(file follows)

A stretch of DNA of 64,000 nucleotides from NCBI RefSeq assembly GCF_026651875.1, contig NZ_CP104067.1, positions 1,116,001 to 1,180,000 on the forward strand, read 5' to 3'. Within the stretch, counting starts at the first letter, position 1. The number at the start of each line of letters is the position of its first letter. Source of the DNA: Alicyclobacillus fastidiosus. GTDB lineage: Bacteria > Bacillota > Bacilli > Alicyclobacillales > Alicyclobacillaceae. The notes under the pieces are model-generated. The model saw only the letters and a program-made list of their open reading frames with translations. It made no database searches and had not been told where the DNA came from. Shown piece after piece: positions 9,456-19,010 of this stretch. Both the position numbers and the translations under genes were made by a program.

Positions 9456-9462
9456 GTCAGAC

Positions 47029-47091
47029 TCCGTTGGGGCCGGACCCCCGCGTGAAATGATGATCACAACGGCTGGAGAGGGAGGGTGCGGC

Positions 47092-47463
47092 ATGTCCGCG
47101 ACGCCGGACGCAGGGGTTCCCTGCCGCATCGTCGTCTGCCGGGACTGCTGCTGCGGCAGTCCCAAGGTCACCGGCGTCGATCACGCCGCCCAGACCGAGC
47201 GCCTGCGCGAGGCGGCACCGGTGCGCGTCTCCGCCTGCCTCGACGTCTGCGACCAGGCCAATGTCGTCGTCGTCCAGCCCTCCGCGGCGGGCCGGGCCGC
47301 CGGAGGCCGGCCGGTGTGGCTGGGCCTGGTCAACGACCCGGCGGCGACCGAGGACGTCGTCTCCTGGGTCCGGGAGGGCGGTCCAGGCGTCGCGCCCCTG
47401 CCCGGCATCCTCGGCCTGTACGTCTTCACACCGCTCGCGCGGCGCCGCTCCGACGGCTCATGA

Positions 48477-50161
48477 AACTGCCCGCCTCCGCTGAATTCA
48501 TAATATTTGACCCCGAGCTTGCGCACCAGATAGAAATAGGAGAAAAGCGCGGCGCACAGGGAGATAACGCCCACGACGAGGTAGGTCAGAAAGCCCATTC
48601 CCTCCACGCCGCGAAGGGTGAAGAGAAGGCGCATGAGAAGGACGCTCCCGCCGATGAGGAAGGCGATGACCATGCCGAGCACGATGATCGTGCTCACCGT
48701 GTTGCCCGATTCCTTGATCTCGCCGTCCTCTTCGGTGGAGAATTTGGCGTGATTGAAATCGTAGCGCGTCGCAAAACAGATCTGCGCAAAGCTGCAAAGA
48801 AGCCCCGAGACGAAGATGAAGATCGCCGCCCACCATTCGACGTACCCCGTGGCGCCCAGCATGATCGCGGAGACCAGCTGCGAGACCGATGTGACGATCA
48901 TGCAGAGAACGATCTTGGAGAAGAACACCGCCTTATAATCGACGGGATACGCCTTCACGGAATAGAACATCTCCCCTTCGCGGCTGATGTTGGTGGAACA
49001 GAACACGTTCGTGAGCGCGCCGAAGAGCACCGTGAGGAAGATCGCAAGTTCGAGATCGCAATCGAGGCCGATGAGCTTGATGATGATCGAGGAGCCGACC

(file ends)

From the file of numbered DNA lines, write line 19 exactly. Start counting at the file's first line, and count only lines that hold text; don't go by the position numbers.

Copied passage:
49001 GAACACGTTCGTGAGCGCGCCGAAGAGCACCGTGAGGAAGATCGCAAGTTCGAGATCGCAATCGAGGCCGATGAGCTTGATGATGATCGAGGAGCCGACC